70Lead OptimizationPharmacodynamics receptor interactions - structure of lead is similar to that of the natural receptor ligand or enzyme substratePharmacokinetics ADME - Absorption, Distribution, Metabolism, Excretion; depends on water solubility and lipid solubilityToxicity
71Identification of the Active Part of the Lead First consider pharmacodynamicsPharmacophore - the relevant groups on the compound that interact with the receptor and produce activityAuxophore - the rest of the molecule
72Some of the auxophoric groups interfere with binding of pharmacophoric groups and must be excised. Some of the auxophoric groups may neither bind to the receptor nor prevent the pharmacophoric groups from binding - these can be modified without effect on potency.Modification of these auxophoric groups may be used to correct ADME problems.
73One approach to determine which are pharmacophoric atoms, which are auxophoric atoms hindering binding, and which are auxophoric atoms that can be modified is to cut away pieces of the lead and measure the effect on potency.
74Example of Pharmacophore and Auxophore Identification Assume the well-known addictive analgesics below are the lead compounds. The darkened part is known to be the pharmacophore (you would not know that in a real-life example).All bind to the opioid receptorWhat happens if we excise the bridging O (shown above not in the pharmacophore)?
75Maybe additional conformational flexibility 3-4 times more potent than morphineNote: The structure is drawn to mimic that of morphine; it is not the lowest energy conformer.Maybe additional conformational flexibilityallows the molecule to bind more effectively.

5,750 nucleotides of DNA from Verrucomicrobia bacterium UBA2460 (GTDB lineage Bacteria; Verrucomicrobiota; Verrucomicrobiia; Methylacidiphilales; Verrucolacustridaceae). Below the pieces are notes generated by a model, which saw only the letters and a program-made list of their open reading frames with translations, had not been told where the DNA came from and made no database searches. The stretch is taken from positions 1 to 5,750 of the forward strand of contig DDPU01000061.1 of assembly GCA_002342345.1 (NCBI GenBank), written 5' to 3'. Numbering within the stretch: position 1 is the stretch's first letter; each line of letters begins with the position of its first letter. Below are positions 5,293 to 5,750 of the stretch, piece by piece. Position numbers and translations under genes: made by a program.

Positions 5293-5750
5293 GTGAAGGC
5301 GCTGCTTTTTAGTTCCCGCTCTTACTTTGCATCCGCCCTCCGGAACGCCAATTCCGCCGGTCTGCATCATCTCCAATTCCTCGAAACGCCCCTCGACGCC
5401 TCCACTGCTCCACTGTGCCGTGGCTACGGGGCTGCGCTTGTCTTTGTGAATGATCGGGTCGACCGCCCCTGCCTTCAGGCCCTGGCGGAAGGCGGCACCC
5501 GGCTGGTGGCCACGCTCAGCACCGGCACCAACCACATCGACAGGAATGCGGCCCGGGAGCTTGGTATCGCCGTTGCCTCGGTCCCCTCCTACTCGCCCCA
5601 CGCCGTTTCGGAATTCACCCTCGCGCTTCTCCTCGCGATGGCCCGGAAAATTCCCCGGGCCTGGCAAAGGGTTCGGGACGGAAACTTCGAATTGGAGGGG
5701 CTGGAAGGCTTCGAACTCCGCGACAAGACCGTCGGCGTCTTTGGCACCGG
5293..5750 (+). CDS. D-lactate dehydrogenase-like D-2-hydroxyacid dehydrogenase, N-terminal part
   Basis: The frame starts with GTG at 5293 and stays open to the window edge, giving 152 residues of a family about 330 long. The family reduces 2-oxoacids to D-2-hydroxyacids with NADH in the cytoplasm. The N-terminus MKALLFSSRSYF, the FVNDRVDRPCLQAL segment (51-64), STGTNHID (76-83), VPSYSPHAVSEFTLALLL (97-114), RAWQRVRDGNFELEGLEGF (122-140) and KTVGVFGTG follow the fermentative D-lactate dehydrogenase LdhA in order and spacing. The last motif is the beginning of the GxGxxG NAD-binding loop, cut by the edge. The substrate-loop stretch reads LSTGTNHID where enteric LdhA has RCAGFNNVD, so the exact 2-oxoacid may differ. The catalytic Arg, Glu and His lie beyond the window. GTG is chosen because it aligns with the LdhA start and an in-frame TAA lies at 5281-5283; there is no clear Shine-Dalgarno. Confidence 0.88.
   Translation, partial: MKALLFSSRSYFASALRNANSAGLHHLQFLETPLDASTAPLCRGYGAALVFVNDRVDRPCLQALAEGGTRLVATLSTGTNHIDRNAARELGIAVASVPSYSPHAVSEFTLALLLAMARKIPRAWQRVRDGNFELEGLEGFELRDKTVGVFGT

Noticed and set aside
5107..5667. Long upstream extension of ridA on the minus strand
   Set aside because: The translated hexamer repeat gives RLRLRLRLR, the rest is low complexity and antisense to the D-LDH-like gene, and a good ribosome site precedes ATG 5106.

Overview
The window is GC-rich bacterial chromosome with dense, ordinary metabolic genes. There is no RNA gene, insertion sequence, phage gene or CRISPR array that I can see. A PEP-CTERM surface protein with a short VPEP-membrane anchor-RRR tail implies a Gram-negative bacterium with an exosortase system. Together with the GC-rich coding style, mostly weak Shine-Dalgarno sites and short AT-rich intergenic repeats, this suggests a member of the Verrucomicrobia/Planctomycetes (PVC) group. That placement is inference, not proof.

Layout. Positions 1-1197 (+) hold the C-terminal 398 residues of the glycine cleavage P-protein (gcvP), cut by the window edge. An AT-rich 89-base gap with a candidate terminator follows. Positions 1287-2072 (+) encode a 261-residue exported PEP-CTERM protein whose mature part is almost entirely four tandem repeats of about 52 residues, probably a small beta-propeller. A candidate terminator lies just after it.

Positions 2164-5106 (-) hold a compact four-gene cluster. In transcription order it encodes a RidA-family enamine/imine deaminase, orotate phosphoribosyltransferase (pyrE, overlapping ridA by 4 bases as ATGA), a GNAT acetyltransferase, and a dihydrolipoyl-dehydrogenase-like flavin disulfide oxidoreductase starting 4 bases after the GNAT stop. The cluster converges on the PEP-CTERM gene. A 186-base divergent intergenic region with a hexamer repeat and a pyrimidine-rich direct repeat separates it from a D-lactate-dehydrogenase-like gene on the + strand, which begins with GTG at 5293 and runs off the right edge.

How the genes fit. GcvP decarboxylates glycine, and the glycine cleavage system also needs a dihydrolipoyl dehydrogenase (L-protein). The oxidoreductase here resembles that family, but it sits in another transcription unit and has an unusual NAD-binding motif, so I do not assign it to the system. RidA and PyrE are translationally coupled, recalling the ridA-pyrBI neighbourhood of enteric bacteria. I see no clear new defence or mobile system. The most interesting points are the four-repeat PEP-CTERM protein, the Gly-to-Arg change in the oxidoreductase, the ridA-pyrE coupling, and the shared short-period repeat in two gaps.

76Next, remove half of the cyclohexene ring (also not in the pharmacophore). Less potent than morphine, but much lower addictive properties.about the same potency as morphine
77Removal of more rings Demerol Potency similar to morphine 10-12% the potency of morphine
78If every cut gives lower potency, either most of the molecule is in the pharmacophore or the cut causes a conformational change away from the bioactive conformation. Add groups to increase the pharmacophore.3200 times more potent than morphine
79Fentanyl and derivatives are the most potent opiates known Fentanyl and derivatives are the most potent opiates known. Is the ester group in carfentanil part of the pharmacophore?
80Functional Group Modification Antibacterial agent carbutamide (2.64, R = NH2) has an antidiabetic side effect.Replacement of NH2 by CH3 gives tolbutamide (2.64, R = CH3), which is an antidiabetic drug with no antibacterial activity.An obvious relationship exists between molecular structure and its activity.
81Antihypertensives Antihypertensive with diuretic activity Antihypertensive withoutdiuretic activity
82Structure-Activity Relationships (SARs) Crum-Brown and FraserExamined neuromuscular blocking effects of a variety of simple quaternary ammonium salts to determine if the quaternary amine in curare was the cause for its muscle paralytic properties.Conclusion: the physiological action is afunction of chemical constitution
83Curare alkaloidFigure 2.16 Structure of d-tubocurarine, a constituent of curare
84Structurally specific drugs (most drugs): Act at specific sites (receptor or enzyme)Activity/potency susceptible to small changes in structureStructurally nonspecific drugs:No specific site of actionSimilar activities with varied structures (various gaseous anesthetics, sedatives, antiseptics)
85Example of SAR Lead: sulfanilamide (R = H) Thousands of analogs synthesizedFrom clinical trials, various analogs shown to possess three different activities:AntimicrobialDiureticAntidiabetic